In the Know column: Pandemic brings long-term changes to workforce

As companies are looking to find the right employees for their open positions, the need to offer a flexible work schedule is a key recruitment tool.

By Nicole Fernholz

As the world recovers from the COVID-19 pandemic, there are several things that will not look the same. The traditional form of working from the office is one of them.

As companies are looking to find the right employees for their open positions, the need to offer a flexible work schedule is a key recruitment tool. Companies see they can hire from anywhere in the world and make that remote employee fit into their culture. The shift in the American office, towards online and remote work signifies an opportunity for our area to attract more diversified talent to our community.

A recent report from Upwork found that “The change to fully remote workforces has led to changes across organizations, far beyond where their workforce is located. In fact, 67% of businesses reported that there were more changes to long-term management practices than a normal year, excluding temporary pandemic-led changes. These changes are broad and impact everything from how work gets done, to who is doing the work.”

Even more so, as real estate prices grow more expensive in the metro, there’s even more pressure to exit and find somewhere else to grow their careers. Another report from Bloomberg found that there is an “urban shuffle” and areas adjacent to urban centers saw more people moving in than moving out, compared to pre-pandemic levels. This report shows that the Alexandria area saw an 8.2% gain in inflow compared to the year prior. Brainerd saw about the same, while the Minneapolis/St. Paul area saw a -0.3% change.


The pandemic changed the mindset of many, and the value of time has been even more emphasized in our lives. Employees desire less time in a commute, less time getting children to and from childcare, and just more time with their family. Our area and local businesses can offer that. We are set up to be a community that offers amenities and high paying careers that allow individuals a rewarding career and the ability to focus on what they love.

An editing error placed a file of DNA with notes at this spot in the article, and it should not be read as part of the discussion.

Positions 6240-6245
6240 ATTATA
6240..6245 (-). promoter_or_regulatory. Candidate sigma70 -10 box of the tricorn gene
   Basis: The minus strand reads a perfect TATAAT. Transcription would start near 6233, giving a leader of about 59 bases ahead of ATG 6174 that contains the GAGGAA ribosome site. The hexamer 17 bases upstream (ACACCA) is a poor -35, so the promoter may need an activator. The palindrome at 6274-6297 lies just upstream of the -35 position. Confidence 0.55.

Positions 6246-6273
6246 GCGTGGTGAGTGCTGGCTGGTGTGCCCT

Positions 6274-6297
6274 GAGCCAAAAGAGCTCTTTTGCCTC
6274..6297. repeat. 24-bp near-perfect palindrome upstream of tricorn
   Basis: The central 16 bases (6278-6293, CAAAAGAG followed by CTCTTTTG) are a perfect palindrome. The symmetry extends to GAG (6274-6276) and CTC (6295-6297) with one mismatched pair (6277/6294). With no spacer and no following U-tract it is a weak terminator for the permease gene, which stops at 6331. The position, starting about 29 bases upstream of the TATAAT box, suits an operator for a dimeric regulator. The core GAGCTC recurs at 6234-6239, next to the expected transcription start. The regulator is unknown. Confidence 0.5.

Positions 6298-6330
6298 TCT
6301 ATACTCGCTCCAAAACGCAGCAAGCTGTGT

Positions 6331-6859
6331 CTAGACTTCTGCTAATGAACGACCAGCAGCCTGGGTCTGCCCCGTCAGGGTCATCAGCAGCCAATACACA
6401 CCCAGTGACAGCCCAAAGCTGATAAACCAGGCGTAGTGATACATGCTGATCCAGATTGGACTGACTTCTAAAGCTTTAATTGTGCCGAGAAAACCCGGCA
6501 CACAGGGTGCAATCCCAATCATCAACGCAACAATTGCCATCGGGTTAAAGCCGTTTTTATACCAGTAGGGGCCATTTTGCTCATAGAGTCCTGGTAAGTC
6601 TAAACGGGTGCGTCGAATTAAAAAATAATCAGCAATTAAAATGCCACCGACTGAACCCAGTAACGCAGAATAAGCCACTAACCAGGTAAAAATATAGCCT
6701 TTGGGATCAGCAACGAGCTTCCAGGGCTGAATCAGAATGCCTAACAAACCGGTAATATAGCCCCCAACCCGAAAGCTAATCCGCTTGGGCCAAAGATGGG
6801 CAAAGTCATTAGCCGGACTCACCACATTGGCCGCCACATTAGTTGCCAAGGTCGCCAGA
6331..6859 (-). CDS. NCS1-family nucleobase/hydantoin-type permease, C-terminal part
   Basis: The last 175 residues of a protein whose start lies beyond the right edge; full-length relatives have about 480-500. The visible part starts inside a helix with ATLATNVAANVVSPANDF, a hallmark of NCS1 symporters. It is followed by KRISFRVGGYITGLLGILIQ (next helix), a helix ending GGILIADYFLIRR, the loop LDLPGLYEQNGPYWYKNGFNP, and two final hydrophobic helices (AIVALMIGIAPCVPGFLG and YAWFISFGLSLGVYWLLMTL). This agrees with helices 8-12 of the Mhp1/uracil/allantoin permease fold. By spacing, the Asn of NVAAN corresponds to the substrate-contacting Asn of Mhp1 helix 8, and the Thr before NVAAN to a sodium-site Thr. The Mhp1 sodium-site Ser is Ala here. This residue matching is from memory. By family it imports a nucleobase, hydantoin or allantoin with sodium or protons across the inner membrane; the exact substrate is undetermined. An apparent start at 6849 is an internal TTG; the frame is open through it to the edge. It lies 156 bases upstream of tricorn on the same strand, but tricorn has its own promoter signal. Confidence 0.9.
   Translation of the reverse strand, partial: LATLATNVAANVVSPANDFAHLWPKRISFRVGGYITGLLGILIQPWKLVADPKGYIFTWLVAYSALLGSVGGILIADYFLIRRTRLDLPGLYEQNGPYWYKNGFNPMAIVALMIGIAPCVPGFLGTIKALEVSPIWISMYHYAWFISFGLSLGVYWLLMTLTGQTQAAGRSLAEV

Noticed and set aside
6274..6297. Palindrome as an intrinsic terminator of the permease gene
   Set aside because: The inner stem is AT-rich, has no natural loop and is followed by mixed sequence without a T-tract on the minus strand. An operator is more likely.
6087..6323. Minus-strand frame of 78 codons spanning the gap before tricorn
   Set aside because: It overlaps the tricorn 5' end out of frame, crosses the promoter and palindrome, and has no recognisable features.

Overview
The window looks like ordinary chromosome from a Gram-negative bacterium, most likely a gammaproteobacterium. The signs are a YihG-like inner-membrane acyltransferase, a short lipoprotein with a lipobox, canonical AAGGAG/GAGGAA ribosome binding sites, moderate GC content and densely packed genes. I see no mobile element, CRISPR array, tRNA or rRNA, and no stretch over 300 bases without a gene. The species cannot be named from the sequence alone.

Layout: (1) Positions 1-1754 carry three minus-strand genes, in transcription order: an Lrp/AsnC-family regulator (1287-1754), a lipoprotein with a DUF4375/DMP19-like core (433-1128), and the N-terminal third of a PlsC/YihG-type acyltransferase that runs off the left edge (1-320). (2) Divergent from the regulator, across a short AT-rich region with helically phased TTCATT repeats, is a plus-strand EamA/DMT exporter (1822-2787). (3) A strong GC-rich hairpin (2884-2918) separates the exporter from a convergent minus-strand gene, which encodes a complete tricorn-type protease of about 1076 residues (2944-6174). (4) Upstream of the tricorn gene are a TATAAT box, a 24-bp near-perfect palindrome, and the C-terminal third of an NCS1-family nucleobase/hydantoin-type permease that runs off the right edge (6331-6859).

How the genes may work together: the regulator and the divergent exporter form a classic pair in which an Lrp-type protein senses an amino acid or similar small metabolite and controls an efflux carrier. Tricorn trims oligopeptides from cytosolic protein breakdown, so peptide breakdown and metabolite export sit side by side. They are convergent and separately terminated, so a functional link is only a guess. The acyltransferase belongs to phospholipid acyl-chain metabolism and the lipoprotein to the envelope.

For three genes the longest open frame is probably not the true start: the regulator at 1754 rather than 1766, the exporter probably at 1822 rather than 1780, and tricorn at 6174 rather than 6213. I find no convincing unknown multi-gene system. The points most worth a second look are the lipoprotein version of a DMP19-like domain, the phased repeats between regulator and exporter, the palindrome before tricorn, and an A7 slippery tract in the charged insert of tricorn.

The Alexandria Area Economic Development’s purpose statement is to promote prosperity and optimize opportunity in the Alexandria region. We do this to support our vision of making the Alexandria area the premier place to call home, build a career and grow a business. It is a place with leading-edge technology, infrastructure and unparalleled workforce talent – and this focuses on people.

Douglas County’s current unemployment rate of 3% is below the state average of 3.8%. We are projected to see even more need for talent, as the labor market improves post COVID-19. Moving forward, the challenge for our community is to leverage our assets and continue to build the place that is attractive for individuals to move to.

The race is on for communities to capture workers to help their local companies meet their employment needs. The AAEDC continues to develop marketing pieces to showcase why our region is a great place to work and raise a family in an attempt to recruit more talent to our area. We work with other public and private parties with one simple goal: help our Douglas County cities attract and retain residents and businesses for controlled economic growth.

Nicole Fernholz is the director of the Alexandria Area Economic Development Commission. In the Know is a rotating column written by community leaders from the Douglas County area.

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